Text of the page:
The Need for Business Development

We originally published this post on the Tagoras blog. Given the focus of the the LTD session with Katie Hill and Laureen Kazmarek – New Products, New Markets, New Business Models: Successfully Growing Your Learning Business – we thought it would be valuable to share it here as well. While the focus is mainly on organizations, the need to a business development mindset applies to all types of learning businesses. 


One of the critical shifts we highlight in our 10 Critical Shifts in the Market for Lifelong Learning briefing is the growing need for organizations to invest in sales skills. Specifically, we write:

In an increasingly competitive marketplace, it will be difficult for most organizations to thrive solely with retail, business-to-consumer sales of their educational products. They will need to be able to sell in quantity to other organizations (e.g., corporations, health systems, and government agencies). And they will, in many instances, benefit by being able to deliver customized (and premium-priced) solutions to these organizations. Doing this requires a level of selling skill most organizations simply don’t possess now.

For many organizations this work will go beyond pure selling and merge with what would typically be characterized as business development.

A good business development person needs to know how to sell – that is, to articulate the value of an organization’s products and services effectively and convert value perception into actual purchases – but she also needs to be able to do more. She needs to be a steward of the overall business strategy and have the ability to actively cultivate the relationships needed for opening new channels and more broadly or deeply reaching the organizations prospective audience for learning and education offerings. We have seen numerous situations in which this level of skill is necessary. For example:

  • Academic Relationships: Both for sourcing content and for delivery of content to college and university audiences, many organizations would benefit from creating or better developing relationships with key academic institutions. This may mean a single, highly-respected university program in your field, or it may mean tapping into the vast network of community colleges and/or technical schools in your market. (Listen to NIGP CEO Rick Grimm discuss the importance of academic relationships for his organization.)
  • Workforce Development: Truly having an impact on workforce development almost always means forging academic relationships, as suggested above, but it also means developing corporate and government relationships and, in general, facilitating the optimal network for connecting new and prospective employees in your industry with your learning experiences. (Listen to ASAE board chair Scott Wiley talk about the importance of workforce development.)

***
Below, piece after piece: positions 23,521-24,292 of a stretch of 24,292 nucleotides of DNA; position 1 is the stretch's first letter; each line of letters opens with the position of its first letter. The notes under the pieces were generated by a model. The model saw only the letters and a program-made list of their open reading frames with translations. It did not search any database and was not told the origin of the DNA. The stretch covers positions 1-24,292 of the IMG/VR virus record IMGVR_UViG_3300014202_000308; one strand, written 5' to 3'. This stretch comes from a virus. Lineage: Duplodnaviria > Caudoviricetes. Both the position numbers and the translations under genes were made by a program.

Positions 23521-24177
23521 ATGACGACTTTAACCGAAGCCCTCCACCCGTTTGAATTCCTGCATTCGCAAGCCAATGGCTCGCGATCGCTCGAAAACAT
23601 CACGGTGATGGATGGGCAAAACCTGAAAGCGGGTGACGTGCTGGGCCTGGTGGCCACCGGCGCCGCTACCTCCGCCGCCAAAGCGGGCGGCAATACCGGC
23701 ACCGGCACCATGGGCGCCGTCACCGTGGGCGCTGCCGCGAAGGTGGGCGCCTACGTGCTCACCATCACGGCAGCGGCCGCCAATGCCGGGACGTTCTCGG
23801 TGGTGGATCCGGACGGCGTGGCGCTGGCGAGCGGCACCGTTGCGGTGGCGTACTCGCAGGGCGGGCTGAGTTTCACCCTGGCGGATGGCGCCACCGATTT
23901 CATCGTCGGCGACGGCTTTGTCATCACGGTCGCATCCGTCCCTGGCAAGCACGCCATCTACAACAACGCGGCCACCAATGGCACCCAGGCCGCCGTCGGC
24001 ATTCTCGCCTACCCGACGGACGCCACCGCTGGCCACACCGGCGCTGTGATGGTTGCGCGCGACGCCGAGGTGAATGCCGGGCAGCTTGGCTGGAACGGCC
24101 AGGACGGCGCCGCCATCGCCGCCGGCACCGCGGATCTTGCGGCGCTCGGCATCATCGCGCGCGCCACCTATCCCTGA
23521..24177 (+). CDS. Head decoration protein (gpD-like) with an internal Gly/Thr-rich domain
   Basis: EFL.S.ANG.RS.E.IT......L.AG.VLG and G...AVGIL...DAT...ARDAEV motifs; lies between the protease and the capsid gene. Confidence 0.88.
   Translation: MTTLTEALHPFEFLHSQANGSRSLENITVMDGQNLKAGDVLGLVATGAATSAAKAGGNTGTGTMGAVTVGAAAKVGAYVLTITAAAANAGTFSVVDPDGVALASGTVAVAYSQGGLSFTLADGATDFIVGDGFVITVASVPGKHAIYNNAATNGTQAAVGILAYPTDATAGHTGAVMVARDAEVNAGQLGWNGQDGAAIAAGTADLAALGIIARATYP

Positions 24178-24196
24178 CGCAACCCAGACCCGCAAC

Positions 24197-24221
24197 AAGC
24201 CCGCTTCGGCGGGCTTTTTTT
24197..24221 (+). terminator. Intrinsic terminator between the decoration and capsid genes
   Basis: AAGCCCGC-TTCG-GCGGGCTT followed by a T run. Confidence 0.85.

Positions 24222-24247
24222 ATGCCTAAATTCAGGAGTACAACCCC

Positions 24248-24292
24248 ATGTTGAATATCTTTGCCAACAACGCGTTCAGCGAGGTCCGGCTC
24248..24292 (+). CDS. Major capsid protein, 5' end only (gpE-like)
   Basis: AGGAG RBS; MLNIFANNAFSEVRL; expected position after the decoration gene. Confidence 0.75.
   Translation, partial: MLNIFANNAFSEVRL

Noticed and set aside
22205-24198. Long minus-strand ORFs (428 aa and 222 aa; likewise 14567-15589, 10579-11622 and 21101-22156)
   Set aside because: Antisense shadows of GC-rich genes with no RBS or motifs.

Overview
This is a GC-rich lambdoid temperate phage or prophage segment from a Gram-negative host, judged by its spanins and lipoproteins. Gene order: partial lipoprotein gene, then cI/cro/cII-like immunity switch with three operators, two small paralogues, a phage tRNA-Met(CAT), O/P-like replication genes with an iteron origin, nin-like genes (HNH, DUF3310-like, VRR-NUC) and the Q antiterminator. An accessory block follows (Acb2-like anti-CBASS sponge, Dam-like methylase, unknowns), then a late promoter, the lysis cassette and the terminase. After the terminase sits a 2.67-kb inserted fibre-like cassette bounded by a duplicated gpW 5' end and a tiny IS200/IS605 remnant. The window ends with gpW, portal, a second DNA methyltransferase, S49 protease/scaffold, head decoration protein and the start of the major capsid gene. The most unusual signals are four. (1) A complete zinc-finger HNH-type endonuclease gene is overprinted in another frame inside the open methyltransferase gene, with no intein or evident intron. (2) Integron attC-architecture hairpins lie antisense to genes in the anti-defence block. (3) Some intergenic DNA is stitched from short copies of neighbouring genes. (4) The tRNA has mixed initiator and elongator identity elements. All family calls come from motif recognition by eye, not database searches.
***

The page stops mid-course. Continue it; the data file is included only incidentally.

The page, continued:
• Health Markets: Most organizations selling to doctors, nurses, and allied health professionals would benefit from developing relationships with the range of institutions that employ these people. Most of these institutions have a need for educational content for their employees, and working with them is typically much more rapid path to reaching and impacting an organization’s target audience. (Listen to AACN CEO Dana Woods talk about the success of her organization’s ECCO program.)
  • International Expansion: For organizations that want to expand successfully into other countries, strong business development skills are usually not optional. The potential complexity of operating in other cultures, and often other languages, cannot be understated. At the same time, international expansion often represents a huge opportunity even for organizations that do not currently think of themselves as international. (This is another point we cover in the 10 Critical Shifts briefing.)
  • Organizational Alliances: Very few organizations operate in isolation. In most cases there are similar, and sometimes directly competing organizations in the same industry or field. These other organizations often represent “low hanging fruit” when it comes to expanding an organizations audience for educational offerings, but of course this is also territory that has to be negotiated carefully and with strong strategic sensibilities. Just the sort of challenge a good business development person relishes.

Those are just a handful of key areas in which a a good business development person (or, for very large organizations, team), can generate significant value.

Now, I realize a key objection to all of this will be that most organizations don’t feel they have the budget for adding a business development person. And, admittedly, good ones don’t come cheap.

But I would argue that most learning and education businesses that seek to thrive will ultimately do themselves more harm than good by not having someone on staff who can devote most of his time to business development. You just can’t make serious progress in any of the areas noted above without serious resources and effort. Moreover, a good business development person should be able to – and should expect to – return many multiples of his cost in additional revenue for the organization.

So, as you consider your strategy for the coming year or two, be sure to give some thought to the role that business development might play in increasing your overall capacity and contributing to your marketing efforts (both of which are domains within the Learning Business Maturity Model). It is very likely an area that could use some initial or additional investment.


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